Pretty Brazen, Even for a Politician

I have often described this statist feedback loop:

  • Create government program
  • Government programs messes up certain aspects of the market
  • Blame such messes on "failure of markets" or capitalism or even the rich, rather than the government program
  • Create new government program to fix problem created by last program
  • Repeat

Obama's new political strategy seems to be even more brazen

  • Democrats pass new program over Republican objections
  • New program has unseemly subsidies for rich people
  • Blame subsidies on Republicans, to the point of using subsidies as example of bankruptcy of Republican party

Specifically, tax breaks for corporate jets:

The chief economic culprit of President Obama’s Wednesday press conference was undoubtedly “corporate jets.” He mentioned them on at least six occasions, each time offering their owners as an example of a group that should be paying more in taxes.

“I think it’s only fair to ask an oil company or a corporate jet owner that has done so well,” the president stated at one point, “to give up that tax break that no other business enjoys.”

But the corporate jet tax break to which Obama was referring – called “accelerated depreciation,” and a popular Democratic foil of late – was created by his own stimulus package.

Which is not to say that the losers in the Republican party would not likely have supported the same plan had it been their idea.

By the way, this is nearly exactly what Obama has been doing with those so-called special subsidies for oil companies.  This subsidies are in fact the identical tax breaks that all manufacturers receive that allow them to accelerate expensing of capital investment.  This is a tax policy that has enjoyed bipartisan support and no one is suggesting should be eliminated in general -- just eliminated for industries that have bad PR.

  • Mike S

    When are Obama and his wife giving up their jets?

  • Mark

    Ah the reason they needed to add the accelerated depreciation, was because Obama and congress mouthed off about the industry in the depth of the recession. Remember the auto manufacturers flying to DC? Remember Citi being forced to cancel an order because they got tarp.

    Well before they mouthed off the industry was getting few if any new orders, after they mouthed off, companies and other rich folk cancelled existing orders en mass, causing 100+K in layoffs of middle class folk who either pilot the planes, service the planes or manufacture the planes. I got caught in layoffs when my former company had to cut back because orders died.

  • Mark

    And people have the wrong idea about corporate jets. Here on the wiki is a picture of the jet I worked on.
    http://en.wikipedia.org/wiki/Cessna_CitationJet

    Notice it isn't some huge plane where the insides look like a living room with a private bar. It is a pretty small affair and that is typical of the Bus jets.

    And their use actually saves companies considerable money, especially if CEO's have to travel to plants that are a bit out of the way and will take 2 or 3 transfers to get to location - rather than a direct flight from a private jet.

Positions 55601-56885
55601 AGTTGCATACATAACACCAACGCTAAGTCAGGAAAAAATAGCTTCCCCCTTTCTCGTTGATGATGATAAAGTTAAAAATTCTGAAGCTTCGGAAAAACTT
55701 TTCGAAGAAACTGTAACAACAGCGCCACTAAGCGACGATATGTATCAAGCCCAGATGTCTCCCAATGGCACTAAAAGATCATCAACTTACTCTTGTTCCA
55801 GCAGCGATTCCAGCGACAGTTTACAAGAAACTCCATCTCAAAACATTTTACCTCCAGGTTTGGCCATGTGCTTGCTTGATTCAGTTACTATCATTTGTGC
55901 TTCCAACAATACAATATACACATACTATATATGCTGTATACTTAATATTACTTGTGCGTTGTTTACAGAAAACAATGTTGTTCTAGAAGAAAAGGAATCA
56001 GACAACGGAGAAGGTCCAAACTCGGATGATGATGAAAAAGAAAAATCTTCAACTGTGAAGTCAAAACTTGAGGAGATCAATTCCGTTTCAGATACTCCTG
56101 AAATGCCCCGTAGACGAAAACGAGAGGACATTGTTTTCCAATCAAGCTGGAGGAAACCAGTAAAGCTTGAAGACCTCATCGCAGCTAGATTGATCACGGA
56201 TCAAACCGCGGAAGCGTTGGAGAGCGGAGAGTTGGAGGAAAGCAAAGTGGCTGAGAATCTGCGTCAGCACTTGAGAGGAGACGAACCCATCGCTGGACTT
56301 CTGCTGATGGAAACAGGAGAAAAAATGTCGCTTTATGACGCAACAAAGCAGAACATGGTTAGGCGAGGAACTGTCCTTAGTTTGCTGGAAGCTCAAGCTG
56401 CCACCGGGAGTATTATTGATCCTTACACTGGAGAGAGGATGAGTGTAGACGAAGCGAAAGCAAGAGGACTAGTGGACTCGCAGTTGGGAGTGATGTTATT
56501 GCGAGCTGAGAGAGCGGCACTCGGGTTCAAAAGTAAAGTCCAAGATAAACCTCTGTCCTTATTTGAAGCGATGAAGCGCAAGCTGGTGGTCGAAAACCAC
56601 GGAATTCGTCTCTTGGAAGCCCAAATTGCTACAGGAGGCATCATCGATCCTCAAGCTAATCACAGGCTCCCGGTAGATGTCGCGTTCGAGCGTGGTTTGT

You are paying your CEO's and upper executives upwards of $20,000 per hour. If the direct flight on the business jet takes 3 hours, each way and they can discuss business in private - so work can be done vs 12 hours each way waiting in airports and transferring and not being able to discuss any private corporate matters, you have with one trip saved the company $500,000. A good value considering one of these jets is only in the $10 million range.

  • Rob

    I spent a good portion of my career at Intel. Their corporate jets going up and down the west coast are all 40-seaters with less legroom than Southwest. They were used by a significant portion of Intel's non-executive level of employees. And even with the low-level of comfort, you'd still see Craig Barrett flying on these things from time to time.

    Tax breaks might be a problem -- real loopholes abound. But 95% of the problem is overspending, which the public dearly doesn't want to pony up to (a la Greece).

  • me

    I disagree, Rob - Tax breaks are a huge problem. They complicate revenue collection and allow parties who are sufficiently motivated to minimize their tax load. Compare to a system of, say, collecting 1% of every transaction in the US or 1% of the declared value of property owned by any citizen (with the proviso that undeclared property falls to the state and the state has the right to buy any property at the value declared)

  • LoneSnark

    As far as tax breaks go, accelerated depreciation is not a tax break in the long haul, merely a back-loading of taxes. The companies were going to write off the depreciation eventually, the law was changed to merely allow them to write it off now rather than later.

  • ArtD0dger

    I'm not sure blaming the Republicans is more than incidental. Obama's real beef is with the corporate jet set. From Obama's point of view, he duly (and lavishly) greased their palms, just as he did with so many of his other constituencies. However, their quid pro quo was to deliver not votes, but a good economy. This was to happen not by anything so impersonal as the Keynesian multiplier, but by the contracted agency and intervention of the corporate cargo jet spirits. Obama was putting them on notice that having busted a deal, they must face the wheel.

    He just blamed the Republicans because, you know, you always blame the Republicans.